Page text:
Bnet.com, which targets managers from the midlevel on up to the CEO, debuted in beta form in 2005 as a database of searchable business information. It rolled out a revamped version last March, with a new color palette, greater use of illustrations and, perhaps most important, original content.
Since the relaunch, the site has also established new content partnerships and expanded its vast business library. For example, in September it partnered with Harvard Business Review to include briefs from the monthly publication.
At the same time it rolled out BNET Video, a broadcast channel catering to business managers. The channel includes "Dog & Pony," Bnet's daily business show, and Selling Power, which is hosted by Gerhard Gschwandtner, founder and publisher of Selling Power, and features interviews with top sales and marketing executives.
10 million trade articles
CNET is currently integrating into its business library FindArticles, which it acquired in December for $20.5 million. FindArticles, an online resource that includes 10 million industry trade articles from 3,000 publishing sources, adds to an existing library of 50,000 documents.
"We've added pretty dramatically from a variety of different dimensions to the content base," said Greg Mason, senior VP-business media at CNET Networks.
"What we want to embody over time for Bnet is that when you're in that information-need space, we are the best content provider, regardless of whether it comes from us or a partner."
Mason said that growing Bnet.com's business library is designed to attract more users, who must register to access the content. "We're able to collect relatively rich demographic information about the users on the site, so over time we'll be able to offer marketers demographic, industry and functional targeting capability," he said.
"As an ad model we're reaching the same audiences as Forbes, Fortune or BusinessWeek but with different needs," Mason said. "Users are much more `lean forward' with Bnet. When you're on Bnet you're thinking about yourself in terms of professional development rather than getting a list of news items."
Brandon Starkoff, VP-global director of ad agency Starcom Worldwide, said Bnet.com's various extensions present a huge opportunity for the Web site to grow its audience.
"Not everyone has access to Harvard Business Review and access to deep industry vertical articles. People across industries don't even know they have access to this information, and Bnet will bring it all to the surface," said Starkoff, who has been buying run-of-site ads on behalf of Sun Microsystems since Bnet.com started in 2005. The returns have been positive, he said, noting, "Both behavioral and attitudinal metrics have improved."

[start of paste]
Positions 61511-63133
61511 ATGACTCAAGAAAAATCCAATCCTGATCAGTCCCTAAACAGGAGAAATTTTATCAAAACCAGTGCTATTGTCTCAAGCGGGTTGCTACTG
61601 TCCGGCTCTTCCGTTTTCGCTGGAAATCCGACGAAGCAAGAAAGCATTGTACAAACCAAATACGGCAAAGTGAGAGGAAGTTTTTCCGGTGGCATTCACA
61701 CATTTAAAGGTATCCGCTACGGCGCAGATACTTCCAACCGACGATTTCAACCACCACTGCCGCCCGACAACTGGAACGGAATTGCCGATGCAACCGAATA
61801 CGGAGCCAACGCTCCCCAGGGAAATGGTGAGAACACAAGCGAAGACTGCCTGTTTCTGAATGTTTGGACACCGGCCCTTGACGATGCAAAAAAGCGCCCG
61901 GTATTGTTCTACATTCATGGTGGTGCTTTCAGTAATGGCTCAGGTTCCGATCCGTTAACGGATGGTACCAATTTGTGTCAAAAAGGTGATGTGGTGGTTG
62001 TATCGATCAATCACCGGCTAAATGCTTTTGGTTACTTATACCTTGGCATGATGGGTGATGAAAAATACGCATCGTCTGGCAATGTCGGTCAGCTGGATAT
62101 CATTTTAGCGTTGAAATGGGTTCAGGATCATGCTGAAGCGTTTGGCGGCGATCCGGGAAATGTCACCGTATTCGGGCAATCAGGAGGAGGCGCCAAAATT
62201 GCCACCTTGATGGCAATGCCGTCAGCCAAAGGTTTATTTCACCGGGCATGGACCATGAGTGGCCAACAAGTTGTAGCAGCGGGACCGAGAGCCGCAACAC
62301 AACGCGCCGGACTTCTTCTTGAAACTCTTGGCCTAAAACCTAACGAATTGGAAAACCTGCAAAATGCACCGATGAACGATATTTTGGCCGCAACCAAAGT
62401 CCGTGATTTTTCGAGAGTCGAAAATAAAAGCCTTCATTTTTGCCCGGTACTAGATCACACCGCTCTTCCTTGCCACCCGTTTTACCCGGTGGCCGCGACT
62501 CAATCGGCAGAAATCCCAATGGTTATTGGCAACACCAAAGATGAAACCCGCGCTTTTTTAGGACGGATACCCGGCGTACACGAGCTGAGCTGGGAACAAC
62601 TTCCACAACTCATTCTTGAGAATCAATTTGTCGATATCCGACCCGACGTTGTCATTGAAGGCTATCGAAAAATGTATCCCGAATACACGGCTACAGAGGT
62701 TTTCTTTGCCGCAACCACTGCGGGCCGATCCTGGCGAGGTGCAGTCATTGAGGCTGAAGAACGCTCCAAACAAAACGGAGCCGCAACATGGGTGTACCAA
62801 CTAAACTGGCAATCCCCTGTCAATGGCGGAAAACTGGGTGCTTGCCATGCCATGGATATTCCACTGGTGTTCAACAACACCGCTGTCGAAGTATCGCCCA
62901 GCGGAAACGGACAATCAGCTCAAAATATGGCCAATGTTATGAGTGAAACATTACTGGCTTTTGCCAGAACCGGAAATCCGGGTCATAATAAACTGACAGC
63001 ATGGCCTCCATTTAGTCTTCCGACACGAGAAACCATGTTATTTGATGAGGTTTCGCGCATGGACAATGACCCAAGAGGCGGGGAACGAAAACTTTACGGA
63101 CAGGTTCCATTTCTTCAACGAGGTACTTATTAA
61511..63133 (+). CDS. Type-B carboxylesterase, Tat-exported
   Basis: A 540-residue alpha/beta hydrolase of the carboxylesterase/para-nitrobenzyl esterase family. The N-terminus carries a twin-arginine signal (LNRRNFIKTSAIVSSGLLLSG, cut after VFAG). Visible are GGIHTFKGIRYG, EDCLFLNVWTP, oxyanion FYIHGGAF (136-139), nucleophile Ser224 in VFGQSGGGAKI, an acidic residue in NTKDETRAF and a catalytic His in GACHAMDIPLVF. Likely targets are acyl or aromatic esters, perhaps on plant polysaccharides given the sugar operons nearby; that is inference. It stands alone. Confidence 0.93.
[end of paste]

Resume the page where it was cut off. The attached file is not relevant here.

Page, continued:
Bnet.com currently has 7 million unique monthly users, according to comScore. B-to-b advertisers run the gamut and include Adobe Inc., American Express Co., FedEx Corp., IBM Corp., Microsoft Corp. and Verizon.
Software maker Adobe has been plugging its new Acrobat 8 technology through a campaign that started on Bnet.com last August. Adobe sponsors The You in Team blog that runs on Bnet.com's Insight section. The sponsorship includes content that demonstrates "how Acrobat 8 is more than just a simple PDF," said Steve Weeks, senior manager-worldwide advertising at Adobe. Adobe also runs display ads on the Insight section and Bnet.com's home page.
"Bnet took the time and effort to understand our objectives and how they can fit within their components," Weeks said. "Bnet provides information to help you do your job better and be more productive, and that's what Acrobat is at its core."
Since the campaign started, product consideration of Adobe 8 has increased 9% while awareness of its new features has grown between 8% and 10%, Weeks said.
Myles Kellam, director of digital services for b-to-b ad agency Doremus, said: "Bnet.com allows me to target people in a way that maintains a broad subject matter but with specific targeting capabilities. But like so many other online properties is it going to be in it for the long haul? This time period is crucial for [Bnet] to reach ad agencies that know how to use what the site can provide."
Bnet is branching out as its parent company faces a takeover attempt by an investment group led by New York-based Jana Partners. CNET Networks recently adopted a so-called poison pill to thwart any takeover. In a filing in January with the U.S. Securities and Exchange Commission, CNET stipulated that if 15% of the company were acquired, it would trigger a big sale of CNET stock, thereby diluting the acquirer's stake in the company.